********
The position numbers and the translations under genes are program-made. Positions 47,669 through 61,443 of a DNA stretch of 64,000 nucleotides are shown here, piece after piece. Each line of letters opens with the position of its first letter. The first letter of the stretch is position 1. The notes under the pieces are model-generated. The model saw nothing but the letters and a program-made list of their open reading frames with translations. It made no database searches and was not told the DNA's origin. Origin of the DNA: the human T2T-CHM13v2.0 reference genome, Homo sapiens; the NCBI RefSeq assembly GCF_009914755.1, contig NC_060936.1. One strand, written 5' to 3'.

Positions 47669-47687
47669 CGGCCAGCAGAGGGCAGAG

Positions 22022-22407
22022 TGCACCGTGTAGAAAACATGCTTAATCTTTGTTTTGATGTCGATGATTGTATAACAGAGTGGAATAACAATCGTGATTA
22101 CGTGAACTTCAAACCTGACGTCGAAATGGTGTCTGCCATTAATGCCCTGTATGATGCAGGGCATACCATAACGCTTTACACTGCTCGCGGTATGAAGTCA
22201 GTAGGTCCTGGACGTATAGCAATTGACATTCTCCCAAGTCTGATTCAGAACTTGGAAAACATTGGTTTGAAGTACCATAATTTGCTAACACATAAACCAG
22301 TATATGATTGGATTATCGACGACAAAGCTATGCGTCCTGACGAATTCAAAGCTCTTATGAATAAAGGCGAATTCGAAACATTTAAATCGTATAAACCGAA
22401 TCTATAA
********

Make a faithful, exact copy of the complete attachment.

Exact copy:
The position numbers and the translations under genes are program-made. Positions 47,669 through 61,443 of a DNA stretch of 64,000 nucleotides are shown here, piece after piece. Each line of letters opens with the position of its first letter. The first letter of the stretch is position 1. The notes under the pieces are model-generated. The model saw nothing but the letters and a program-made list of their open reading frames with translations. It made no database searches and was not told the DNA's origin. Origin of the DNA: the human T2T-CHM13v2.0 reference genome, Homo sapiens; the NCBI RefSeq assembly GCF_009914755.1, contig NC_060936.1. One strand, written 5' to 3'.

Positions 47669-47687
47669 CGGCCAGCAGAGGGCAGAG

Positions 22022-22407
22022 TGCACCGTGTAGAAAACATGCTTAATCTTTGTTTTGATGTCGATGATTGTATAACAGAGTGGAATAACAATCGTGATTA
22101 CGTGAACTTCAAACCTGACGTCGAAATGGTGTCTGCCATTAATGCCCTGTATGATGCAGGGCATACCATAACGCTTTACACTGCTCGCGGTATGAAGTCA
22201 GTAGGTCCTGGACGTATAGCAATTGACATTCTCCCAAGTCTGATTCAGAACTTGGAAAACATTGGTTTGAAGTACCATAATTTGCTAACACATAAACCAG
22301 TATATGATTGGATTATCGACGACAAAGCTATGCGTCCTGACGAATTCAAAGCTCTTATGAATAAAGGCGAATTCGAAACATTTAAATCGTATAAACCGAA
22401 TCTATAA